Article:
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A link list that can hold float,integer,character,etc data and algorithm should be well and not very complex

I thought of creating a structure with void pointer that will point to subsequent nodes. but problem is that i cannot use templates with structure.

coming down to c, i have to test each character entered by user to test whether it is integer , float or character or not.then we can proceed further

please suggest an efficient algorithm/code

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1  
What about a linked list of boost::variant –  GWW Dec 7 '11 at 18:48
    
Why can't you use templates with structure? –  Mooing Duck Dec 7 '11 at 18:57
    
it is giving error: undeclared structure! –  pravs Dec 7 '11 at 18:59

6 Answers 6

up vote 4 down vote accepted

If you want to do this yourself you'll basically want to create an array or linked list of elements that encode both the data and the type of data. You could use a struct that includes a type indicator and a union of the various types that you want to handle, and the create an array or linked list of that struct:

typedef struct {
    int type_indicator;
    union {
        float f;
        int i;
        double d;
        void *p;
        char c;
    }
} generic_item;

generic_item generic_array[10];

I'll leave it to you to come up with an appropriate enumeration for the type indicator and to add a function pointer for your algorithm. If you want a linked list instead of an array, you'll obviously also need to add a generic_item *next pointer.

I haven't looked into the boost options that other answers link to, but I'd probably look there first before trying to roll my own solution.

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1  
your idea has clicked and triggered a path to solve this problem.. thanks –  pravs Dec 7 '11 at 19:49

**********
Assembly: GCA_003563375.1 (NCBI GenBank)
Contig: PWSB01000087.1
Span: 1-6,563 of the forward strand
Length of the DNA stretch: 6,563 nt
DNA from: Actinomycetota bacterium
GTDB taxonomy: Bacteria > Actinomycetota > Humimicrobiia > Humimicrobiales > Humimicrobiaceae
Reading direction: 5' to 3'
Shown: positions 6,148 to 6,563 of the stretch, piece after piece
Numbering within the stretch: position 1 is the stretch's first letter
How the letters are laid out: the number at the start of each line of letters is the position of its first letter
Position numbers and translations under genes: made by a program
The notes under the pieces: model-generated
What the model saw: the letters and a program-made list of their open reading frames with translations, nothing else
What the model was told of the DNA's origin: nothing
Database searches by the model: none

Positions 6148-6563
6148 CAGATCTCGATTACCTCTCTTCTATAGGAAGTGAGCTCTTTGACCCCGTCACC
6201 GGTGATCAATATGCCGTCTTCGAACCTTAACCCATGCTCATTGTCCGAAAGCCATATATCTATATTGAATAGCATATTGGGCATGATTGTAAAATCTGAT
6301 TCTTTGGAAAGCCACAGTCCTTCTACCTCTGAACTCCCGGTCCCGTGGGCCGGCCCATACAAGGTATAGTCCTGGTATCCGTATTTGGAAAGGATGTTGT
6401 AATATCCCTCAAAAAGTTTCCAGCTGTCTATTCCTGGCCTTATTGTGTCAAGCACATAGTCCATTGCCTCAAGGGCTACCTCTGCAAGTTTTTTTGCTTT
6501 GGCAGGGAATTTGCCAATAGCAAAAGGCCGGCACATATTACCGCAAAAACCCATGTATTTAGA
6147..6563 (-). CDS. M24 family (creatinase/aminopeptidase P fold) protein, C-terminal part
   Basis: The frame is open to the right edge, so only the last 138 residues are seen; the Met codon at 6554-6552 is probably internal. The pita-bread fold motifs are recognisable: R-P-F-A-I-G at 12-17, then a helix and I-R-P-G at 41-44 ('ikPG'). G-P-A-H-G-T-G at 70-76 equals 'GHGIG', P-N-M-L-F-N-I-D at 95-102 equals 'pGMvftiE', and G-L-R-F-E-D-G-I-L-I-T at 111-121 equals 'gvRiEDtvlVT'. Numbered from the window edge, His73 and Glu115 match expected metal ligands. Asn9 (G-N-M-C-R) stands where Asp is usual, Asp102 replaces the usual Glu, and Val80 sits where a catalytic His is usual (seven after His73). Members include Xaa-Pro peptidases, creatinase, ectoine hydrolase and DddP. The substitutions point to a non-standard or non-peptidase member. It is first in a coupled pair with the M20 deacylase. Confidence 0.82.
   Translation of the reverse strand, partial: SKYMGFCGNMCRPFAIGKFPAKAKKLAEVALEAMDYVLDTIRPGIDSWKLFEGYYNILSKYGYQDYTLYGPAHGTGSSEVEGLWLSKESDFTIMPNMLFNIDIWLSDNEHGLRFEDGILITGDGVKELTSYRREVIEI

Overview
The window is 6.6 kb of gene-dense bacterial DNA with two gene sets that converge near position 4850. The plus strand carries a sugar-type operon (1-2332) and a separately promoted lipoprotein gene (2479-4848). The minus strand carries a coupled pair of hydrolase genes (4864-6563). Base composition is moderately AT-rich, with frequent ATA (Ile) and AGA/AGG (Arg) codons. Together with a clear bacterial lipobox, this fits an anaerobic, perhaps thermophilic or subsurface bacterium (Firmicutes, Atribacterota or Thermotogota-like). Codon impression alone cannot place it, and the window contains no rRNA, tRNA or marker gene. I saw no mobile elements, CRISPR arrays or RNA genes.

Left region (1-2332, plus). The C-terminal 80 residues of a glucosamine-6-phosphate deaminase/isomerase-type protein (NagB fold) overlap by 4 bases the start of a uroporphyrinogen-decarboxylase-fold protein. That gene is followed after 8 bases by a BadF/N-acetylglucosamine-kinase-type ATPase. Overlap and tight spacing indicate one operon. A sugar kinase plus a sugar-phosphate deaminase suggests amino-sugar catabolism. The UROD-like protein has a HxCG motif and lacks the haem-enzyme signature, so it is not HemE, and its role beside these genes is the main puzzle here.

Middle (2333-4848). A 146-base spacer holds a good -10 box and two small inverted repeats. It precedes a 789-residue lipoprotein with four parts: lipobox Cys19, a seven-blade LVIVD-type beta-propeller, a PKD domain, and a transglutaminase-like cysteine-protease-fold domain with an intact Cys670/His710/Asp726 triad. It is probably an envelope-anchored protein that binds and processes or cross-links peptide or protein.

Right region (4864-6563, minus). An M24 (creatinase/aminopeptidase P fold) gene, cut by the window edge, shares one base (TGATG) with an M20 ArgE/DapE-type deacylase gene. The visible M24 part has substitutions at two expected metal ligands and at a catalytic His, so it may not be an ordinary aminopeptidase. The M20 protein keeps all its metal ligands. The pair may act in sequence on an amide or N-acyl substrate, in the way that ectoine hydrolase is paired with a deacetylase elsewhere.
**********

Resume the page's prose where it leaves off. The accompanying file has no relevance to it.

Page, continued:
Using boost::variant or boost::any. Depends on your needs.

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NOTE: This is a purely C answer.

This data structure is what I would start out with:

typedef struct heterogeneous_list
{
    enum { CHAR, STRING, FLOAT, INT } type;
    void *item;
    struct heterogeneous_list *next;
}

When I got the item from the user, I would store it in the list (assuming current points to the end of the list):

current->next = malloc(sizeof(heterogeneous_list));
case (/* whether the user entered a char, string, float, or int */
{
    case /* char */:
        current->next.item = malloc(sizeof(char));
        current->next.type = CHAR;
        current->next.next = NULL;
        break;
/* and so forth, for string, int, and float */
}
current = current->next;

When iterating through the list, it is easy now to process what is in the list based on type. The following code assumes current is the current item in the list being looked at in an iteration (a for-loop going through the list):

char currentItemChar;
char * currentItemString;
float currentItemFloat;
int currentItemInt;

case (current->type)
{
    case CHAR:
        currentItemChar = *((char*) current->item);
        // process a character